When employees can make more staying home than working, there is very little incentive to return to work.
Collateral Source Benefits
A collateral source benefit acts as a “collateral source” of income or perk. It creates a situation where an injured employee has an incentive NOT to work.
While providing certain benefits can foster employee loyalty for many productive years, sometimes these benefits can be offset without a complete injury management program and excellent employee communication.
Involve all departments in designing, administering and maintaining policies. In a large company, human resources, labor and industrial relations, and employee benefits and compensation as well as workers’ comp departments must all be involved. Incentives to remain at and return to work must be built into management systems. Disincentives must be removed from all direct and indirect sources. Substantial savings can be achieved when a company coordinates its salary, benefits and compensation programs so employees are not rewarded by staying out of work.
The following are employee perks that may form disincentives to returning to work:
Salary and Wage Continuation
Some companies pay 100 percent of salary instead of an employee collecting workers’ compensation for short term injuries.
Occupational Injury Pay Supplements
Some companies pay supplemental benefits to make up the difference between workers’ compensation benefits and regular earnings.
Open-Ended Job Return
Holding open an employee’s job indefinitely does not encourage them to return to work as quick as possible. Instead, employers should hold jobs open for a specific time period, such as six or nine months.
Vacation and Sick Time
Companies frequently allow vacation and sick time to accrue for employees on workers’ compensation. Some even allow employees to “borrow” more sick time if they need to stay out of work longer.
In some companies, disabled employees receive STD benefits after six weeks. However, the standard definition for the disability policy may differ from that of workers’ comp, allowing an employee to collect both. Combined with some personal insurance policies, this double income means that the worker’s at-home pay exceeds their at-work pay. Eliminate double dipping. Although an employee’s personal insurance is their own, employers should deduct workers’ compensation from other duplicative company payments. Otherwise this encourages malingering.
Employers often maintain ancillary benefits and privileges such as car allowances, club and professional dues, company store privileges and periodical subscriptions for employees on leave.
Loan Protection Policies
Individual insurance policies are available to pay mortgages and consumer loans such as car loans and credit card debts in the case of a disability. Credit disability insurance may eliminate house and car payments while being unable to work.
In a few states, an employee receiving workers’ comp also can qualify for state unemployment benefits under certain circumstances. To prevent this form of double dipping, companies should offer all injured workers transitional jobs they can perform even with their physical restrictions. Under the eligibility rules, workers who refuse such offers will not be deemed unemployed as they must be both able and available for suitable work.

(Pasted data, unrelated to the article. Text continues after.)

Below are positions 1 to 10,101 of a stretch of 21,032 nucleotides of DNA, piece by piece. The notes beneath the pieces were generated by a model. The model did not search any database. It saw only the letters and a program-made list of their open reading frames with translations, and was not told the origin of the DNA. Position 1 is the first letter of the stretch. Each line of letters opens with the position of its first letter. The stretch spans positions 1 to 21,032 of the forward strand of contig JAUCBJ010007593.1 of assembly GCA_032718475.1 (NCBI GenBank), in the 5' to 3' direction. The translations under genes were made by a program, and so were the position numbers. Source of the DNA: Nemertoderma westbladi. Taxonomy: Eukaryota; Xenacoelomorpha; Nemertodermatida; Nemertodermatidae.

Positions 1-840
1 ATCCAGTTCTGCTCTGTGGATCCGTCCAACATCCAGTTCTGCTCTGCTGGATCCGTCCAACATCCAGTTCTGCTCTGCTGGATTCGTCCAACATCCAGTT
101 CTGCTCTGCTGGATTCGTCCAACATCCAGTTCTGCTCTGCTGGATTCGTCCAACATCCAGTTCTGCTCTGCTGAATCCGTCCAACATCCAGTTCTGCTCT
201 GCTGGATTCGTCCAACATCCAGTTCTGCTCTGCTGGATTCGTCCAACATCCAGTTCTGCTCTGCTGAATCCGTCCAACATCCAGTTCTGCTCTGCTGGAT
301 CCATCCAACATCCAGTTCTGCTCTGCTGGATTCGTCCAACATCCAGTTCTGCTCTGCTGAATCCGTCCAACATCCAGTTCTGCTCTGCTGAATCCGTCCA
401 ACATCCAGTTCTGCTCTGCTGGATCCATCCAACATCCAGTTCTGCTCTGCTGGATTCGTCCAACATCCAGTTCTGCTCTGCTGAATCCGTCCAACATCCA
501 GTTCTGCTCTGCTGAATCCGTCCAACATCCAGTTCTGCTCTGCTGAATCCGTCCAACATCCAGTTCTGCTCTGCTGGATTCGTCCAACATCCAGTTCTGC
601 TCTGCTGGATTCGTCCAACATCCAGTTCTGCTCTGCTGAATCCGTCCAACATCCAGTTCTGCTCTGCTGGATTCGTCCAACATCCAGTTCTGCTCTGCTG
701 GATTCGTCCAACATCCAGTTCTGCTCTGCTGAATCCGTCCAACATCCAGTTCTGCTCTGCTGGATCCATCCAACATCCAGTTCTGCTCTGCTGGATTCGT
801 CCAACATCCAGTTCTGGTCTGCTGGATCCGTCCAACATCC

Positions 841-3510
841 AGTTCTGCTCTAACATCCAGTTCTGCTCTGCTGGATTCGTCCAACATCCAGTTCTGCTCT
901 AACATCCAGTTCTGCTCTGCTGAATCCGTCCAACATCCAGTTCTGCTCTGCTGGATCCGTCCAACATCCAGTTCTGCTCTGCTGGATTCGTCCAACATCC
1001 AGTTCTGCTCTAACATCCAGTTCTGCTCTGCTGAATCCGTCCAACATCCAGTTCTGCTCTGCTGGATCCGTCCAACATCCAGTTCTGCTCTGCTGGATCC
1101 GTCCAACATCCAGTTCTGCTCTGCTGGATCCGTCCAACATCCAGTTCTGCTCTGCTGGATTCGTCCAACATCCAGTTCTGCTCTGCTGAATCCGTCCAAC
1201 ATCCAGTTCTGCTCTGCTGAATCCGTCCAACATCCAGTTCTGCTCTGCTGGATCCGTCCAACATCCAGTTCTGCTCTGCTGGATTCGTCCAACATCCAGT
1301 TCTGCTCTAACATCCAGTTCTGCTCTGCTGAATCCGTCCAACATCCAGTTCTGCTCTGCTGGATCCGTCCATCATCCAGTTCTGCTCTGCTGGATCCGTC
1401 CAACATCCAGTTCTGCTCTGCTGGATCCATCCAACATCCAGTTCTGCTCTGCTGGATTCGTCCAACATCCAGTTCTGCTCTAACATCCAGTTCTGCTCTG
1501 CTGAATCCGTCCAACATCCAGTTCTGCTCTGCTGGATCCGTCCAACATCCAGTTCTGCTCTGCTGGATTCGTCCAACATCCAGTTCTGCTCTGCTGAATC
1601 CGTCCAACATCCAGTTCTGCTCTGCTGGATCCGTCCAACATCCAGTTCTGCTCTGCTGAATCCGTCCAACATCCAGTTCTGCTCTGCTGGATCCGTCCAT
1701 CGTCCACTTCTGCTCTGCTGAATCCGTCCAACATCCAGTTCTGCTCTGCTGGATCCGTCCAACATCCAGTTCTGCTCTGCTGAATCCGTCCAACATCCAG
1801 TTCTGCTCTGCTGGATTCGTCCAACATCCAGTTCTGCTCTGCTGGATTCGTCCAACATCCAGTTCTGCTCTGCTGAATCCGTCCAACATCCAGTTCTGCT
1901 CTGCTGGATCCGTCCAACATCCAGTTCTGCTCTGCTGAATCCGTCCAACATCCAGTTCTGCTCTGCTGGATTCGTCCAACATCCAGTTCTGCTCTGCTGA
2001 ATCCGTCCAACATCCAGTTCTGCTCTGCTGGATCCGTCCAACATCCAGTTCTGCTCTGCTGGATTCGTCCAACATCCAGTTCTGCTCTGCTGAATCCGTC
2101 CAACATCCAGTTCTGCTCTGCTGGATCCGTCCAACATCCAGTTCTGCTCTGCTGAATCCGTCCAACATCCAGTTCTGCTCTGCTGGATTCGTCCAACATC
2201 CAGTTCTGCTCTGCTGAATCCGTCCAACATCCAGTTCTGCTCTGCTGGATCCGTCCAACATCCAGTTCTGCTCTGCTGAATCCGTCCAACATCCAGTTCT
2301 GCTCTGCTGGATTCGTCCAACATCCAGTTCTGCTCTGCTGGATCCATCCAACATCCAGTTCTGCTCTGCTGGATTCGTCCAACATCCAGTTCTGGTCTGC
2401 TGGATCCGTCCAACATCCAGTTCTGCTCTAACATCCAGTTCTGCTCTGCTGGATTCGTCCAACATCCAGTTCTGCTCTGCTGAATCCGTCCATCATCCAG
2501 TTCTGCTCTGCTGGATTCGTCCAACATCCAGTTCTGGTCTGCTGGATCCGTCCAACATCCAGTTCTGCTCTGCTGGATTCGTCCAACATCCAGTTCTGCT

Pension and Retirement Plans
If these plans do not allow for offset of workers’ comp benefits, an employee can receive workers’ compensation benefits and a full pension.
An employee can file a product liability action against the manufacturer of a product that injured him to collect damages. If the employee was injured in a motor vehicle accident, there may be insurance proceeds involved. The employer should seek reimbursement for workers’ comp payment from any such settlement.
To prevent driving up your costs, ask yourself: What Benefits Are Injured Workers Getting by Not Working?
Many companies fail to look closely enough at their internal wage and benefits structure when looking to reduce workers’ compensation costs. Look for these collateral income sources that provide built-in disincentives to remaining injury-free or returning to work. Even such things as reduced childcare and commuting expenses while at home can be disincentives to returning to work.
If not properly coordinated, a company’s employee benefit and compensation programs may inadvertently serve to extend workers’ compensation absences.
Author Michael Stack, Principal, COMPClub, Amaxx LLC. He is an expert in workers compensation cost containment systems and helps employers reduce their work comp costs by 20% to 50%. He works as a consultant to large and mid-market clients, is co-author of Your Ultimate Guide To Mastering Workers Comp Costs, a comprehensive step-by-step manual of cost containment strategies based on hands-on field experience, and is founder of COMPClub, an exclusive member training program on workers compensation cost containment best practices. Through these platforms he is in the trenches on a working together with clients to implement and define best practices, which allows him to continuously be at the forefront of innovation and thought leadership in workers’ compensation cost containment. Contact: email@example.com.
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Do not use this information without independent verification. All state laws vary. You should consult with your insurance broker, attorney, or qualified professional.